Because of the type of organisms that ferment Kefir, nearly all of the lactose from milk remains, making it available for many who are otherwise lactose intolerant. My own lactose intolerance is rather severe — I can’t even eat a spoonful of ice cream. But I can easily drink a full glass of Kefir.

Kefir in glass jar Top Fermented Foods

Kefir Is One of the Most Beneficial Fermented Foods out there with potent Probiotics!
Photo Courtesy wholenaturallife.com

Popular in Eastern and Northern Europe, it can be found in the dairy case at your local food store (you might have to look a little, but it will be there). Full of calcium and tryptophan, protein, B vitamins, and phosphorus, it is a very good aid to digestion.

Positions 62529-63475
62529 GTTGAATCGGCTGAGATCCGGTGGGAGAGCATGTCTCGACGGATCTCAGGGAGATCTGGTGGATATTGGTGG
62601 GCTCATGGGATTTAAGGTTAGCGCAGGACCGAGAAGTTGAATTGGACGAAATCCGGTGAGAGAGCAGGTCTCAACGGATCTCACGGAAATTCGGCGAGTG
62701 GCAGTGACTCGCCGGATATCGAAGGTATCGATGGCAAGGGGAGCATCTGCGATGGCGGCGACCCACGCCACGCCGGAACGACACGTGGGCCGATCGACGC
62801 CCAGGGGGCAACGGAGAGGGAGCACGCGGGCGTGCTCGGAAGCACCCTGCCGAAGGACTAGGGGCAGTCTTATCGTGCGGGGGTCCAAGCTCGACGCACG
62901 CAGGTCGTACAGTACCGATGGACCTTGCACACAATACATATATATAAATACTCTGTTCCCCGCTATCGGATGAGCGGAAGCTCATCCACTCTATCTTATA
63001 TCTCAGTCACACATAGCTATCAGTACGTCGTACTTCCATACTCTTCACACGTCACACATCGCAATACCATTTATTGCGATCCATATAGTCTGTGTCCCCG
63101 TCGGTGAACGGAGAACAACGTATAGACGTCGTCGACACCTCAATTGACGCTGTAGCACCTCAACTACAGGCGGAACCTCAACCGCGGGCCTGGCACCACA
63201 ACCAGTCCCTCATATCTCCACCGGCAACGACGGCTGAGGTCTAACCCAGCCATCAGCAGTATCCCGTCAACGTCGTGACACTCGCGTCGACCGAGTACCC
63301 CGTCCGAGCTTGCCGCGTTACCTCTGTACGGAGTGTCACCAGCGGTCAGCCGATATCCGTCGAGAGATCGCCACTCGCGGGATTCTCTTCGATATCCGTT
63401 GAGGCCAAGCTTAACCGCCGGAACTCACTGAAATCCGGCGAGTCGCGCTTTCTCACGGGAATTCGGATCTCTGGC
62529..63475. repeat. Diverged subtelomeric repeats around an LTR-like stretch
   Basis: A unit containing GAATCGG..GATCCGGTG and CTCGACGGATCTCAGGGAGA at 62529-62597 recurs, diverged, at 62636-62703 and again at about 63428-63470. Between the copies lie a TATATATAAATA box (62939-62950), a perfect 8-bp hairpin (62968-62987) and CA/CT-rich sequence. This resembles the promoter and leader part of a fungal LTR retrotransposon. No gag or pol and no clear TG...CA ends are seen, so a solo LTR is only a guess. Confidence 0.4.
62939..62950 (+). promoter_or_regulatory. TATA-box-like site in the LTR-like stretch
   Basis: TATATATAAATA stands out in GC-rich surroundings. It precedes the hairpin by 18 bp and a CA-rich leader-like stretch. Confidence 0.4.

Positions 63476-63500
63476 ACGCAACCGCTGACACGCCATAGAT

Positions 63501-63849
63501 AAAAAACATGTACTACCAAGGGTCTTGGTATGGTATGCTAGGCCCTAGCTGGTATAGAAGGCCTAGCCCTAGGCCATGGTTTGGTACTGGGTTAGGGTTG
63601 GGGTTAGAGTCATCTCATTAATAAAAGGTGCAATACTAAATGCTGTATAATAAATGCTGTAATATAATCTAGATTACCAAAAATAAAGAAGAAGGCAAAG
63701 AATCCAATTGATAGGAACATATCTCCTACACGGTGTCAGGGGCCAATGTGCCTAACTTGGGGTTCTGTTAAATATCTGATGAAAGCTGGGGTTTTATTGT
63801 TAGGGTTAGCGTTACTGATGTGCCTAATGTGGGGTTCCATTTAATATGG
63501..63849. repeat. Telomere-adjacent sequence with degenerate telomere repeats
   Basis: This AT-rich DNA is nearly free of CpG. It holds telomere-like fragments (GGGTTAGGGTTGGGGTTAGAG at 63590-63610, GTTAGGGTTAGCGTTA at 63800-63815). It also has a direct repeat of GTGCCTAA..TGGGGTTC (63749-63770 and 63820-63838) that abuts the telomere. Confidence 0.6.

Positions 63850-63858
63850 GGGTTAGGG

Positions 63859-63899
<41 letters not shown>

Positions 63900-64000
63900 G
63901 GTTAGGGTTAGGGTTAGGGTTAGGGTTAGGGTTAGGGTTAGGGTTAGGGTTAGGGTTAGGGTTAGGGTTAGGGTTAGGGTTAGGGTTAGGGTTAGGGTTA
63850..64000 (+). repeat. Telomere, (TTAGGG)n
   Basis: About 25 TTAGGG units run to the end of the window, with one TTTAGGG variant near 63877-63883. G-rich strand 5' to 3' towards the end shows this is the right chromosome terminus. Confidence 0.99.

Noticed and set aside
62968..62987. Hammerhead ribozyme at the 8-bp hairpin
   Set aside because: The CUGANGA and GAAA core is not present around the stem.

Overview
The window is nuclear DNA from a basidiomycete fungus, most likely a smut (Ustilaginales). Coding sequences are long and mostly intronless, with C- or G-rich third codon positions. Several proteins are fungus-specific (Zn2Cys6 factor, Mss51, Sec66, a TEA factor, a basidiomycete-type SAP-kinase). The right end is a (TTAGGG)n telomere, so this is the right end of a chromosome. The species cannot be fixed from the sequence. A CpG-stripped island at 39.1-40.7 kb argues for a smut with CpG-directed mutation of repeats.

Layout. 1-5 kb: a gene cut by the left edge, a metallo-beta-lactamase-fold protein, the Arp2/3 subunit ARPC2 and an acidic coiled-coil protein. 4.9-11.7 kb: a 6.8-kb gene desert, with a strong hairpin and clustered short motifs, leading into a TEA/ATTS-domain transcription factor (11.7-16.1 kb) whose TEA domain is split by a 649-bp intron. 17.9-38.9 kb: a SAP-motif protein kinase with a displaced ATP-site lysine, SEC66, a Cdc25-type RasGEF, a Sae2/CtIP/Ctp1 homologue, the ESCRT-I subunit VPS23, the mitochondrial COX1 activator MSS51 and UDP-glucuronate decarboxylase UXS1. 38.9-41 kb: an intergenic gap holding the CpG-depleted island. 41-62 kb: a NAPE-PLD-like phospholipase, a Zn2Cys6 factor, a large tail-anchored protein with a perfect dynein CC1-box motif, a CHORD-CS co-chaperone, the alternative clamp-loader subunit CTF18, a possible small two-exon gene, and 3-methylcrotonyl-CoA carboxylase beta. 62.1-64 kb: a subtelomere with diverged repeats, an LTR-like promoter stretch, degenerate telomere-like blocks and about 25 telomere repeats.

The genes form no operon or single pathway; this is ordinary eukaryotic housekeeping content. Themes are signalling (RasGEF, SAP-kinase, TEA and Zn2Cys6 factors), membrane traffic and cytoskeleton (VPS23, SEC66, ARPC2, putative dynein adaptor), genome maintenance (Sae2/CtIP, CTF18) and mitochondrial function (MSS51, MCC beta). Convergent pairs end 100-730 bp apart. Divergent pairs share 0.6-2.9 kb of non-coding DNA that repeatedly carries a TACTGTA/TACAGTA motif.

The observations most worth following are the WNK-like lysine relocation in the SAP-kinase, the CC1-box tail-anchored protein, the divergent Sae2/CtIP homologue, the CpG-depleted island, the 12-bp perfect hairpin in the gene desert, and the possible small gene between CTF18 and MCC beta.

Especially full of probiotics, Kefir has a strong influence on your immune system, boosts gut health, and improves the strength of bones. It is, in every sense of the word, a true superfood. Whatever benefits you expect from
eating a good yogurt, you will get in spades with Kefir.

The commercial brands of Kefir come with flavored and unflavored varieties , but the flavored ones usually have more calories. Choose a brand that lists at least 12 different probiotics on the label.
While Kefir is often used in food recipes, be aware that cooking it will kill all the beneficial bacteria, although other benefits may remain.

A goof friend with relatives from the Ukraine introduced me to Kefir a dozen years ago. It seemed like watered down yogurt to me, so I declined to really give it try. Then one night, raiding the fridge, I realized I was out of my favorite yogurt. I made a hasty trip to the store, saw the Kefir, and decided to give it a go. I’ve never quit drinking it since. I prefer the unflavored kind because it is lower in calories. And, now I eat quite a lot of fermented foods (I’m holding off the 60 pounds I lost 10+ years ago), I find it not only refreshing, but the probiotics are great for my intestinal track health. I love good Kefir, and I think you will too.